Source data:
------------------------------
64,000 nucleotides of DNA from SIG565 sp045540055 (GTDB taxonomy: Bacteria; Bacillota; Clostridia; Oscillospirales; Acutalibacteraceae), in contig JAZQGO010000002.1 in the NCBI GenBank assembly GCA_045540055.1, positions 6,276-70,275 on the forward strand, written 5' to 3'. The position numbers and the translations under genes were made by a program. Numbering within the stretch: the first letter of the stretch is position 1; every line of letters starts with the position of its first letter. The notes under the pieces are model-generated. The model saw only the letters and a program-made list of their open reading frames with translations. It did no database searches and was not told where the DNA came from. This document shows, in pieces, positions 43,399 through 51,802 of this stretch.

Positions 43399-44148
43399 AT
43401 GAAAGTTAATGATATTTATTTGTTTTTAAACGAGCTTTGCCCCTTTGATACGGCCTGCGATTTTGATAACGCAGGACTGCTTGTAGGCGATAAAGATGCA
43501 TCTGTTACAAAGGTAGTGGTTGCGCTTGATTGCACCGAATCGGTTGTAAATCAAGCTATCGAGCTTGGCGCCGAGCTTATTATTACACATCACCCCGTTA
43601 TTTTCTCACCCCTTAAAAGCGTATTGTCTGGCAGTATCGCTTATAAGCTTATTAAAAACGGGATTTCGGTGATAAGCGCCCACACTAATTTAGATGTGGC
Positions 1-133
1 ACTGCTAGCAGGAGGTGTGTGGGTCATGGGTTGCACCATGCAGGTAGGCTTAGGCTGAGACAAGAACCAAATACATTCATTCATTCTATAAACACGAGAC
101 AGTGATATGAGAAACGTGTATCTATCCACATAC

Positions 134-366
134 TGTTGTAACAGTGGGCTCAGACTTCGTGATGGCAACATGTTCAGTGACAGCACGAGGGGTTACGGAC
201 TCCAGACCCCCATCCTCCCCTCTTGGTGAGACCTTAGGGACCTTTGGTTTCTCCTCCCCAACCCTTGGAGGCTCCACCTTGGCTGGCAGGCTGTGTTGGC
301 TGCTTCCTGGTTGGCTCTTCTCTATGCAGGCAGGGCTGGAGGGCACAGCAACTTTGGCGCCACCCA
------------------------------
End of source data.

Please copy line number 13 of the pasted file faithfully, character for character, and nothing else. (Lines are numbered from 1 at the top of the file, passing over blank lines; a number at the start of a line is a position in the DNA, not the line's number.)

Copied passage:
301 TGCTTCCTGGTTGGCTCTTCTCTATGCAGGCAGGGCTGGAGGGCACAGCAACTTTGGCGCCACCCA